Volusia: Margaret “Peg” Smith, the district’s school superintendent from 2004 until she retired in 2015, died June 18 in Port Orange. Before moving to Florida, Smith was a state superintendent of the year in Pennsylvania and later the state secretary of education. While leading the Volusia school district, she was chosen as Florida superintendent of the year. Daytona Beach News-Journal.
St. Johns: The school board approved a plan this week to borrow $90 million to help build three K-8 schools that would open in the fall of 2024. School NN will be in the Shearwater development and have capacity for 1,500 students. School PP is in the RiverTown development, would have a capacity of about 1,100 students and is likely to transition to become a middle school after another school is built in the development. School OO will be in Beacon Lake and have an enrollment of about 1,500 students. The total cost of construction is estimated at $192.6 million. Other sources of funding include impact fees, proportionate share mitigation, property tax revenue and revenue from other certificates of participation. St. Augustine Record.
Citrus: School board members approved a contract with the University of Florida to provide an athletic trainer at each of the district’s three high schools and one to float among middle schools during the 2022-2023 school year, at a cost of $258,601. The contract does not guarantee a trainer will be at every high school athletic event, but one will be on call when student-athletes are injured and need treatment. Citrus County Chronicle.
Colleges and universities: Florida’s state university system chancellor for the past eight years, Marshall Criser, announced at Thursday’s Board of Governors meeting that he is stepping down when his contract expires in December. Gov. DeSantis is reportedly recommending that state Sen. Ray Rodrigues, R-Estero, replace Criser. Rodrigues recently announced he would not run for re-election amid speculation that he was in line for a job in the DeSantis administration. Florida Politics. Politico Florida. News Service of Florida. The Board of Governors approved the appointment of former University of South Florida business dean Moez Limayem as the seventh president of the University of North Florida. He replaces David Szymanski, who resigned last year, and begins Aug. 1. WJCT. Florida Politics. News Service of Florida. WJXT. Seminole State College in Sanford will begin offering new bachelor’s degrees in elementary education and exceptional student education in the fall. WOFL. Florida Gulf Coast University faculty members have rejected the school’s latest contract offer, which proposes no raise this year, 2 percent hikes next year and $1,500 bonuses. WBBH.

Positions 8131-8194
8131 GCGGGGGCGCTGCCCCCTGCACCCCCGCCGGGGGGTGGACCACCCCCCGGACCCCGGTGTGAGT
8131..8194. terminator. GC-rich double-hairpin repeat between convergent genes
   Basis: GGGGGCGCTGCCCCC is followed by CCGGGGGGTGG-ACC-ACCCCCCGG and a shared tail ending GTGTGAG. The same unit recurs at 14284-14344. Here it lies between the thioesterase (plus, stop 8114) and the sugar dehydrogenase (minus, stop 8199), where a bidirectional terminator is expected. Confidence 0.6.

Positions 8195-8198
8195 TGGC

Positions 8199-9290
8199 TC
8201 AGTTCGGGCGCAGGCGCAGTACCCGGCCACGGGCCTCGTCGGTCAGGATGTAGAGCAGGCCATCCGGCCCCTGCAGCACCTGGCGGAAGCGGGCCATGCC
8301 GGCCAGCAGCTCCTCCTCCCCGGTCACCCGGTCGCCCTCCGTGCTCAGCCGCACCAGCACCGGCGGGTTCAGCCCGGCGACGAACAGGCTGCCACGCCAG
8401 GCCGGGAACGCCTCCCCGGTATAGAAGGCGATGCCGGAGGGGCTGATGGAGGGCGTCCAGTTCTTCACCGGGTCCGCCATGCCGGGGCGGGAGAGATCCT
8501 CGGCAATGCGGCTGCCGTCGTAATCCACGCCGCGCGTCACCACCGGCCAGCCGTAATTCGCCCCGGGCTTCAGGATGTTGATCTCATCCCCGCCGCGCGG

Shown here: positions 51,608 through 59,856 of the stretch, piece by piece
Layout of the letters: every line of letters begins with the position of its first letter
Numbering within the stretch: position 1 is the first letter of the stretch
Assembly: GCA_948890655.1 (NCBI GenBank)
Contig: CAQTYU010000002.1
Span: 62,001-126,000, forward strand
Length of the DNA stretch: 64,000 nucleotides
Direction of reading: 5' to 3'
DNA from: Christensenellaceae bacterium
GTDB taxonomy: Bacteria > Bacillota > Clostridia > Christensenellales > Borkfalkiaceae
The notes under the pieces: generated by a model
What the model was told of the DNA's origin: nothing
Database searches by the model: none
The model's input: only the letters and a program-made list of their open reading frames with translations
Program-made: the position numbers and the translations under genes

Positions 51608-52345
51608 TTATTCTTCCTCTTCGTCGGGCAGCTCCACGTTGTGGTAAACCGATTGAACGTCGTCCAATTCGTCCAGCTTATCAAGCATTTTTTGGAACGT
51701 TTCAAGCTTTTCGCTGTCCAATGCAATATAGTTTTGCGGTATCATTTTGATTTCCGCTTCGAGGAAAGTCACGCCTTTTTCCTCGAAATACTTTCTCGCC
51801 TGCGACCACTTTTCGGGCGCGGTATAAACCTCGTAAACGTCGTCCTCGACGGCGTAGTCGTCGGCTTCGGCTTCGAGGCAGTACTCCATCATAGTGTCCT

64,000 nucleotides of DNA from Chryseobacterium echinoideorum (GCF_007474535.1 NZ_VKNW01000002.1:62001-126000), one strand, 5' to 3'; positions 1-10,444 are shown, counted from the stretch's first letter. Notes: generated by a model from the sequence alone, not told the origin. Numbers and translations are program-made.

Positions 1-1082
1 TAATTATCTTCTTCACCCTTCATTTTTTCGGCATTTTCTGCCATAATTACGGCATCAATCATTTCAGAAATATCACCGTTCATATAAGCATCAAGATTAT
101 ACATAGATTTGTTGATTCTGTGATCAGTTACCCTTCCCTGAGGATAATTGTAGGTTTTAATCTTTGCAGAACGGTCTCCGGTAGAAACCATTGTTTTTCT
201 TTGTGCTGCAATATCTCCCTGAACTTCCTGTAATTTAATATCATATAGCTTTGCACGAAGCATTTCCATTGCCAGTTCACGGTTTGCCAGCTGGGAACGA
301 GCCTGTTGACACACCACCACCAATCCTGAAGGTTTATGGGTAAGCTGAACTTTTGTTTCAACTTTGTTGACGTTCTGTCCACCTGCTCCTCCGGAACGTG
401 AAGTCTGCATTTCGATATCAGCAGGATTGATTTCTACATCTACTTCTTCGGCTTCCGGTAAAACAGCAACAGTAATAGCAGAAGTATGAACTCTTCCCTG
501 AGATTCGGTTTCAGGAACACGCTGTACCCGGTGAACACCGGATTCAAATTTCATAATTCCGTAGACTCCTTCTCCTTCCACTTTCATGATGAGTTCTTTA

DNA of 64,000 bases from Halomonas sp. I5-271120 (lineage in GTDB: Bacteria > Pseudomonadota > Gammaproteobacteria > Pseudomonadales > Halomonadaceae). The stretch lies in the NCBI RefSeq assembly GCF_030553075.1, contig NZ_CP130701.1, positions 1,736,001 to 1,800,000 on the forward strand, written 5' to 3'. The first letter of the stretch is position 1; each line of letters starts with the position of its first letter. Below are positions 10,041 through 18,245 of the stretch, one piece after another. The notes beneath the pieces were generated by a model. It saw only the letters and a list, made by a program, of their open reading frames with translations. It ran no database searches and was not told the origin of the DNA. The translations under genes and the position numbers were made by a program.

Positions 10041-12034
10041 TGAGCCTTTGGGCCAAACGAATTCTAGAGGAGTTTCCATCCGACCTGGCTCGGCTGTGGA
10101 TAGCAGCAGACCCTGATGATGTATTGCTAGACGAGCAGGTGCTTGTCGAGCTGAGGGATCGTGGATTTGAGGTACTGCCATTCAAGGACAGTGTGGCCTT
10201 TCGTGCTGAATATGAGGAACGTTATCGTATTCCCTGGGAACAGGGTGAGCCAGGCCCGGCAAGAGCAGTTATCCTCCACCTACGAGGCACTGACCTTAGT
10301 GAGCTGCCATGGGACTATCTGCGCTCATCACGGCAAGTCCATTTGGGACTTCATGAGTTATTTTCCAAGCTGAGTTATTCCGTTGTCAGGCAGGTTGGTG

Effects of new law: When the Parental Rights in Education bill passed, LGBTQ activists warned that it and the rhetoric that often accompanied it would lead to censorship of their voices and embolden some to harass queer students and those who support them. In a dozen or so cases in Florida school districts, that’s exactly what has happened. The law, which goes into effect today, specifically bars instruction about sexual orientation or gender identity for students in grades K-3. The state is still developing guidelines on what is considered age appropriate for older students. USA Today Florida Network. WPTV. WPLG. WESH.
Religion and schools: The U.S. Supreme Court’s ruling this week that it was constitutional for a Washington state football coach to pray on the 50-yard line after games has educators around Florida considering loosening up rules governing religious expression in school settings. Tampa Bay Times.
FSA test results: More reports from school districts on how their students in grades 3-10 did on the Florida Standards Assessments math and language arts exams in the spring. Miami Herald. Florida Times-Union. Palm Beach Post. Fort Myers News-Press. Sarasota Herald-Tribune. Gainesville Sun. WUSF. Lakeland Now. Florida Department of Education.
Opinions on schools: If there isn’t a drastic change in how young people are educated, even more of them will be left behind, unqualified to perform in the workplace. If students can’t read, it’s foolhardy to think they will be able to compete for jobs in industries like construction, which is turning to technology due to widespread labor shortages, inefficient productivity and jobsite safety. James F. Lawrence, Gainesville Sun. Fewer 7th and 8th-graders took algebra 1 during the pandemic, and fewer still passed the end-of-course FSA exam. From this, we can conclude that Florida’s STEM pipeline hasn’t yet recovered from the pandemic. Paul Cottle, Bridge to Tomorrow. We believe that the controversies over the University of Florida’s COVID response and accusations of political influence on academic freedom, research integrity and faculty hiring and tenure have been shown to have no merit. UF’s David Bloom and Kent Fuchs, Tampa Bay Times.